By Dr. Jan Hittelman
Social skills are tools that we use to interact with and understand others in our social environment. These skills are not innate, but are learned through our interpersonal experiences. Unlike “abilities”, which we are born with, “skills” can only be learned through practice. For example, some people are born with the ability to sing beautifully, while the skill to write one’s name must be learned. In addition, social skills can be lost if not practiced. It was found that prisoners of war, who were in isolation for long periods of time, actually lost their social skills and had to re-learn them. Children who are shy or socially withdrawn have less opportunity to practice and improve their social skills. Similarly, children with undesirable social behavior may be avoided by others and excluded from social events. Consequently, they are at-risk for falling further and further behind same-age peers in terms of their social skills development. Good social skills are necessary for positive emotional adjustment and successful functioning at home, school, work, and other social settings. Not surprisingly, research shows that people with poor social skills have more problems in school, at home, at work, and with the legal system.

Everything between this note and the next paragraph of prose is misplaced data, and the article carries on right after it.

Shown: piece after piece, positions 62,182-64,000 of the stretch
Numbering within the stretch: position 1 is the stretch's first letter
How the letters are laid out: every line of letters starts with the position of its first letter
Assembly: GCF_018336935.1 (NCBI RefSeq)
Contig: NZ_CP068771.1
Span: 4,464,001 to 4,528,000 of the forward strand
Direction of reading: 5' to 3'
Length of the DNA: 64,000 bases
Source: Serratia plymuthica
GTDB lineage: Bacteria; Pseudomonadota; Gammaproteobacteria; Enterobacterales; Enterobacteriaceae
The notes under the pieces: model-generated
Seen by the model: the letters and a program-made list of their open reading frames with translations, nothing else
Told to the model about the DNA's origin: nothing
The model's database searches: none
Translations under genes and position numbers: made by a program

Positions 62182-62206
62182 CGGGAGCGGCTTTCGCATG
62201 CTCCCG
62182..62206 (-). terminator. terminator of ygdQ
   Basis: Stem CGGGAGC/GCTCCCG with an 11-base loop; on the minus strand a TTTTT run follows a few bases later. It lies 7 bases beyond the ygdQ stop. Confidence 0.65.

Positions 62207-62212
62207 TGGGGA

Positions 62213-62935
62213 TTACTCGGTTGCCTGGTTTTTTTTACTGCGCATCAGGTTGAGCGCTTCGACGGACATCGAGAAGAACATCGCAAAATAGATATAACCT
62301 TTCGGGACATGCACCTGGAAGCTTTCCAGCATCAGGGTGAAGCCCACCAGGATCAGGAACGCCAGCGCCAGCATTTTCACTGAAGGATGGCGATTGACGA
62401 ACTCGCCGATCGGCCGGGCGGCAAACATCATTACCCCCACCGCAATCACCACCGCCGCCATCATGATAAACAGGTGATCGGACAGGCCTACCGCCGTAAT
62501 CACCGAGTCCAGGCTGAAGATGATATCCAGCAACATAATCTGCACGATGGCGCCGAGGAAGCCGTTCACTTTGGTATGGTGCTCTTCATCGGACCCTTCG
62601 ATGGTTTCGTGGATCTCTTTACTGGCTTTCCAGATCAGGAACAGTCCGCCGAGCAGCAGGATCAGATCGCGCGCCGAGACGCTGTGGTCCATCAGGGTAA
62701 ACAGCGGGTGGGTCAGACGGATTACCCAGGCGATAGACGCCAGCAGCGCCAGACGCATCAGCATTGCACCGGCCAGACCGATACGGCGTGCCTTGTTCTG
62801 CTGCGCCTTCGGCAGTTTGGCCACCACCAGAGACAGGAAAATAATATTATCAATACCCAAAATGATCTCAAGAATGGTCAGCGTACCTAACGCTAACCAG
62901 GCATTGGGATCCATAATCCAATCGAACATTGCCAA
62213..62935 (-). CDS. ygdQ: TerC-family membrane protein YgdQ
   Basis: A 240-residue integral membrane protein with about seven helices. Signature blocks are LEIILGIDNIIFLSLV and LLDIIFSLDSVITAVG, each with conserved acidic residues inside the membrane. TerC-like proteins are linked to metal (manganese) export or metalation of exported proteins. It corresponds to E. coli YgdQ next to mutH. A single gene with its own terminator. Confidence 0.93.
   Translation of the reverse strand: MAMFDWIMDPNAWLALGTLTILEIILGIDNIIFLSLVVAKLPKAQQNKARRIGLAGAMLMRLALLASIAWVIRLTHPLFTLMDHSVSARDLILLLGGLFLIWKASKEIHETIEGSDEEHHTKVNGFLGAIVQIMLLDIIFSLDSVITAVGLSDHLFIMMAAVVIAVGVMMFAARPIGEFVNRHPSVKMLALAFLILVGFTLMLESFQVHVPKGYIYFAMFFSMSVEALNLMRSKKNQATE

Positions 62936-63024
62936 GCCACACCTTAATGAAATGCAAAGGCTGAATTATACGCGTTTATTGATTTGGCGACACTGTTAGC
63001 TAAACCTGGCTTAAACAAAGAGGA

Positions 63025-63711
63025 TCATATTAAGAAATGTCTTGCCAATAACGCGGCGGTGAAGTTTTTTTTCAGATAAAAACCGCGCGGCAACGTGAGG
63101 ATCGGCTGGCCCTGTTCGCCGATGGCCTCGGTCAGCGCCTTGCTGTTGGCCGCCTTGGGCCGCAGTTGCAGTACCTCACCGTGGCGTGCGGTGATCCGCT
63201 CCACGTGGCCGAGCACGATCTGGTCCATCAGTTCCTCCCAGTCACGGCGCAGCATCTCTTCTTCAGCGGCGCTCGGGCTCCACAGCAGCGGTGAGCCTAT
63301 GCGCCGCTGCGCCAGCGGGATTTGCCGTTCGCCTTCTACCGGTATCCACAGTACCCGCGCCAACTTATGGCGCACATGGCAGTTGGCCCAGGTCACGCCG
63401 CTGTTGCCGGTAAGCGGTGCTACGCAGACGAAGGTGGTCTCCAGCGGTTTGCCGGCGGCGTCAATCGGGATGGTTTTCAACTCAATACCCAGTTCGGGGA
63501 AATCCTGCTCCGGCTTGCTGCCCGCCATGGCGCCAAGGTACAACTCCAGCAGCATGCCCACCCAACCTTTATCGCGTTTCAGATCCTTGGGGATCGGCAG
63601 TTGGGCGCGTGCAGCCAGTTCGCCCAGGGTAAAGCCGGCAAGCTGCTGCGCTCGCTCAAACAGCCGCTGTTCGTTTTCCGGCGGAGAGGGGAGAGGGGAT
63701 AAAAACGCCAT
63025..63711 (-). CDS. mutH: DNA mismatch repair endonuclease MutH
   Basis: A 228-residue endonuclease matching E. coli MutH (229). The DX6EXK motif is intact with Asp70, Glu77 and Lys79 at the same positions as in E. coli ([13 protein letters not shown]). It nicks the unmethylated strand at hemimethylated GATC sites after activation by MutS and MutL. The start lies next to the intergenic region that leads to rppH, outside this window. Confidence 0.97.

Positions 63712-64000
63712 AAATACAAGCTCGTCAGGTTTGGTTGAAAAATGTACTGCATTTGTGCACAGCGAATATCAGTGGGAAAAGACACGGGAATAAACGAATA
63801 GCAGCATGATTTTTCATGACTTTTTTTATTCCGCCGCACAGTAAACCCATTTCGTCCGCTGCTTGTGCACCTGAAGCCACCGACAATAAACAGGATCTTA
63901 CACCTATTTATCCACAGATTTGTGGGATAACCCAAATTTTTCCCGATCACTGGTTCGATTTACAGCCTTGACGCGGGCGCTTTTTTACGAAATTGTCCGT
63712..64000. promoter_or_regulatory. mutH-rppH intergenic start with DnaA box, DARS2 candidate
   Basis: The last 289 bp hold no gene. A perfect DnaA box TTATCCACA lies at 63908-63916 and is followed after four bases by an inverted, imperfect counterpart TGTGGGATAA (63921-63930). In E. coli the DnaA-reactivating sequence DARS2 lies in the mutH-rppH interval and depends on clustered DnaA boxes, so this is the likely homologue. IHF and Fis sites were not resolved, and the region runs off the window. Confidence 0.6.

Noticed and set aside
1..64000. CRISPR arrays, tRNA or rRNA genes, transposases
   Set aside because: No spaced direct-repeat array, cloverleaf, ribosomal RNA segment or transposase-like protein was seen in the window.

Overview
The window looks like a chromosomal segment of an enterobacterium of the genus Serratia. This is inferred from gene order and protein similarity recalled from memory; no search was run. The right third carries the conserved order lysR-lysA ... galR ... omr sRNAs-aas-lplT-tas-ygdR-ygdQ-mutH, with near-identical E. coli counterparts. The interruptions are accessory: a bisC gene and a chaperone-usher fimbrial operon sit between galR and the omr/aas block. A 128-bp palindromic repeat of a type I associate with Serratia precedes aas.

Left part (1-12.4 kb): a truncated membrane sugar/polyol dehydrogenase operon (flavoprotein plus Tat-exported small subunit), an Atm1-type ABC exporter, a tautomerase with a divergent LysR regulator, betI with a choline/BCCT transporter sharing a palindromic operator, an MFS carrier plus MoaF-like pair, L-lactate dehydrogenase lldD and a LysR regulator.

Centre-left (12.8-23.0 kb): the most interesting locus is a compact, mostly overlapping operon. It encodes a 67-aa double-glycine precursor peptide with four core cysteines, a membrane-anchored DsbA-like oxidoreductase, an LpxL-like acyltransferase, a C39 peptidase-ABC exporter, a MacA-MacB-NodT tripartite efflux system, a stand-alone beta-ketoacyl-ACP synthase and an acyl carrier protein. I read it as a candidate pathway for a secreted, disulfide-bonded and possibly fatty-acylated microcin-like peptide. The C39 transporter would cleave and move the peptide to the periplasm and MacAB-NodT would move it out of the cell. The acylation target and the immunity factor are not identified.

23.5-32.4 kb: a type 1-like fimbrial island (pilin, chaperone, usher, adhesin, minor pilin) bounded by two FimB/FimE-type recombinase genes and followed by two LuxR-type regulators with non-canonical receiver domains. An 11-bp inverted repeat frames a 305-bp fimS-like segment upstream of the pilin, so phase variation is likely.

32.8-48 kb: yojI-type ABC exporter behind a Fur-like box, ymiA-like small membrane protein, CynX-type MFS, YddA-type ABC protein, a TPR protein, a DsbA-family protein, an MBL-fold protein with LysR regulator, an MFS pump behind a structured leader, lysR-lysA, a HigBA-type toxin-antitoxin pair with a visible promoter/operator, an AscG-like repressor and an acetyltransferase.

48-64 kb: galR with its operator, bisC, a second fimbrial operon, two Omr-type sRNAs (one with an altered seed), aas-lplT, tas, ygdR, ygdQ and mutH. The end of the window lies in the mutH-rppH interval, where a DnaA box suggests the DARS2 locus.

If your adolescent is experiencing social challenges, it is not too late for them to strengthen their social skills and become more socially confident and successful. Often, the socially awkward adolescent has increased motivation to address their social challenges. This is because of the added importance of peer affiliation and acceptance during adolescent development.
One way to help increase social competence is participation in a social skills training program. Social skills training has been shown to be an effective way for children to learn needed strategies and “catch-up” to their peers in terms of their social competence. These skills can be taught individually or better yet in a group setting. The specific social skills taught typically involve: non-verbal communication (e.g. eye contact, nodding, smiling), social perspective taking (getting a better sense of how others’ are thinking and feeling), empathy, asking questions, dealing with peer pressure, etc.
As we try to focus on the whole child, nurturing our children’s social development, along with their academic and emotional development, will help them be successful in life.